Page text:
In a new study, researchers found caregivers of stroke survivors who show signs of depression may have a higher risk of suffering their own health challenges down the line.
The finding highlights the importance of attending to the mental health of caregivers and brings to mind the airline-safety metaphor: ‘Secure your own oxygen mask before helping someone else.’
The research was conducted by a team from the University of Kentucky.
Stroke is a leading cause of long-term disability around the world and often exerts a heavy toll on those in a supporting position.
Providing assistance to patients, including helping the survivor with eating, dressing, going to the bathroom and showering, not to mention taking care of meals, organizing a home and supervising medical care, can become a full-time job—with a deep emotional component.
In the study, the team enrolled 102 caregivers with a mean age of 58.
Two-thirds were female and about 70% were spouses. The rest consisted of other family members, although two or three were family friends.
Participants answered questionnaires at two points in time: six to ten weeks after the patient was discharged from the hospital and again one year later.
The team found more than half the participants (57.8%) said they had no issues of mental distress at all, but 20.6% (or one in five) suffered persistent depressive symptoms in the first year of caregiving.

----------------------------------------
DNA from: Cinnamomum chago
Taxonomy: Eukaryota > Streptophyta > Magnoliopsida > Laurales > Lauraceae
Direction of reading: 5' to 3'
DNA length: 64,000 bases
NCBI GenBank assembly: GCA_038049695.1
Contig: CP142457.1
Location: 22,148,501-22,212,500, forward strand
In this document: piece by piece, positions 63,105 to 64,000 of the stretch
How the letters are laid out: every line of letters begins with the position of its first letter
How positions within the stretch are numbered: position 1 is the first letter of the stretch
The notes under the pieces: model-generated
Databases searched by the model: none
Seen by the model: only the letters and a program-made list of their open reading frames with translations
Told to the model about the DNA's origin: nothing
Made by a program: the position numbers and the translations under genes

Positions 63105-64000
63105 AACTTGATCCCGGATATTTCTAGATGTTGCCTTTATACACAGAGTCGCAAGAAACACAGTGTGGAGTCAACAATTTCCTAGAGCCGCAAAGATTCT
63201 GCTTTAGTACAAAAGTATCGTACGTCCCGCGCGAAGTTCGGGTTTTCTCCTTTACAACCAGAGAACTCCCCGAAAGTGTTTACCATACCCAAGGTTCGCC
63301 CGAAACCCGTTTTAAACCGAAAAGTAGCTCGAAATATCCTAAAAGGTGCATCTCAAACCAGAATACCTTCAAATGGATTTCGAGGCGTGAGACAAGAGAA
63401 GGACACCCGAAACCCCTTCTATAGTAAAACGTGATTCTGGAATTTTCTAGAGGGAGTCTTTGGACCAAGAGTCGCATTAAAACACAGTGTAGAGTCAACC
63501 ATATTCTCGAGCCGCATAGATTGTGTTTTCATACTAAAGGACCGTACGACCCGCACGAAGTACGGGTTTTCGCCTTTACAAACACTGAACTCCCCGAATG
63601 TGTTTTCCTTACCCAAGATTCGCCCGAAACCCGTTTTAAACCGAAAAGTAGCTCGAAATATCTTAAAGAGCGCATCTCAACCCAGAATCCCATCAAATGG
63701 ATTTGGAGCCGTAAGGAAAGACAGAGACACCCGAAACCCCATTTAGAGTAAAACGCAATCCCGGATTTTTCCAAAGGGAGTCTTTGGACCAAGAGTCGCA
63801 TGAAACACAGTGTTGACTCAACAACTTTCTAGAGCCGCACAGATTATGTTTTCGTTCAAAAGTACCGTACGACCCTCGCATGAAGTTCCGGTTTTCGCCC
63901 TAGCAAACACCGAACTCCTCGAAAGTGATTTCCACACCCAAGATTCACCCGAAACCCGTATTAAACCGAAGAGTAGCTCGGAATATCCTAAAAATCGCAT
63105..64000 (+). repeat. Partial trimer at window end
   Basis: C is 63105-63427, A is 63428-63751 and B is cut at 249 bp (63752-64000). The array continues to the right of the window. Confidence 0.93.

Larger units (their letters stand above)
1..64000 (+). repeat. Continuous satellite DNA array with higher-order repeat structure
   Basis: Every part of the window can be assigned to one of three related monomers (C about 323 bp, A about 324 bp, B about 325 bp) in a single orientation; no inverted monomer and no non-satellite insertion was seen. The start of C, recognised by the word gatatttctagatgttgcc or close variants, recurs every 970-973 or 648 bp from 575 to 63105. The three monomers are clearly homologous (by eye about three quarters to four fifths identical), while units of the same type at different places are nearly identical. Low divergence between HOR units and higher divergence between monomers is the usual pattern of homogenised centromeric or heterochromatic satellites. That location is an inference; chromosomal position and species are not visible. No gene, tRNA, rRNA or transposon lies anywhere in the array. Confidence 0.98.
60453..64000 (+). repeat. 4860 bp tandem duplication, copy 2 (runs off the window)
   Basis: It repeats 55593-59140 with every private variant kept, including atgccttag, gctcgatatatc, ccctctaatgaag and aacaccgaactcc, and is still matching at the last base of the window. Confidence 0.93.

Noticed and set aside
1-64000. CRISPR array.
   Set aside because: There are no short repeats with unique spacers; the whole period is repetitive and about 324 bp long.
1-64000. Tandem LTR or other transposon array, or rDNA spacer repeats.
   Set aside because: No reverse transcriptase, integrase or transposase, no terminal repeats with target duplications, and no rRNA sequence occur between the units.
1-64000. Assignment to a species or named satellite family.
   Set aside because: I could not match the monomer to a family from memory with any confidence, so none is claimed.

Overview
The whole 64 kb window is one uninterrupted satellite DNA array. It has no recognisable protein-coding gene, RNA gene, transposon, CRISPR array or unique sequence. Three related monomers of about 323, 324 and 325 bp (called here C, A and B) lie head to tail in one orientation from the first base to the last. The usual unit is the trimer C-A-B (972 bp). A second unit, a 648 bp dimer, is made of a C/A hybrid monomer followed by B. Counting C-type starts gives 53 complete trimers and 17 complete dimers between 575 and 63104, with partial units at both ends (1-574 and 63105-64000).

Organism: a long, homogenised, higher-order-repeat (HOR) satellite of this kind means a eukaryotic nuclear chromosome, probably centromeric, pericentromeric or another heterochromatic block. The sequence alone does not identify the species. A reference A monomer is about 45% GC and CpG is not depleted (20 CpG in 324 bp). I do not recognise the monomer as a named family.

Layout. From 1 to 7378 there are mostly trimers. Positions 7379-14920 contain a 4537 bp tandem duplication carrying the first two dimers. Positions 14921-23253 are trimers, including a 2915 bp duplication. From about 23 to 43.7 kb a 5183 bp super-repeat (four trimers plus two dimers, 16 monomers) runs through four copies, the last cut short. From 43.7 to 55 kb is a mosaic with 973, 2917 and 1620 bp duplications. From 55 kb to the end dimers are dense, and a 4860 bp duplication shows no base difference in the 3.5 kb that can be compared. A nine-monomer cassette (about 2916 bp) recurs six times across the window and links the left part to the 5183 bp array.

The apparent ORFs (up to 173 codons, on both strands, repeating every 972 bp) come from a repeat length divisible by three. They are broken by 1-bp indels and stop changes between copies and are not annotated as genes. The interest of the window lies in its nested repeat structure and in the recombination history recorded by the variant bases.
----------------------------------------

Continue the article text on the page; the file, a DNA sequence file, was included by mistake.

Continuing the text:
The mental health of people with chronic signs of depression was closely linked to their physical health.
One-third of caregivers in the study reported their physical health as fair or poor after one year, while 43% said they felt their health had deteriorated.
Compared to caregivers who did not have signs of depression, those with ongoing challenges were seven times more likely to report problems with their health after one-year of caregiving for stroke survivors.
Individuals with persistent symptoms of depression during the first year of caregiving reported heavier caregiving duties, poor family functioning, and low interpersonal support.
The team says caregiving is becoming more common and more demanding. More attention needs to be paid, especially early on, to managing depressive symptoms in caregivers.
They must realize that self-care is not selfish.
The current project is the first longitudinal study to address the issue of persistent depressive symptoms and their effect on physical health as well as changes in health during the first year of stroke caregiving.
The lead author of the study is Professor Misook L. Chung of the University of Kentucky College of Nursing.
The study was presented at ESC Congress 2019 together with the World Congress of Cardiology.
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